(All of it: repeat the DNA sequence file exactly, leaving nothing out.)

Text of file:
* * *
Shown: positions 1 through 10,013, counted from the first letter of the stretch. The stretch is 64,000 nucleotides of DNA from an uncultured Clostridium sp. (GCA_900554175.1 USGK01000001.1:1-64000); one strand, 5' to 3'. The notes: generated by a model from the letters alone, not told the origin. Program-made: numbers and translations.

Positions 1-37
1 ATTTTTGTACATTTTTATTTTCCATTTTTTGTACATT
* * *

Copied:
Shown: positions 1 through 10,013, counted from the first letter of the stretch. The stretch is 64,000 nucleotides of DNA from an uncultured Clostridium sp. (GCA_900554175.1 USGK01000001.1:1-64000); one strand, 5' to 3'. The notes: generated by a model from the letters alone, not told the origin. Program-made: numbers and translations.

Positions 1-37
1 ATTTTTGTACATTTTTATTTTCCATTTTTTGTACATT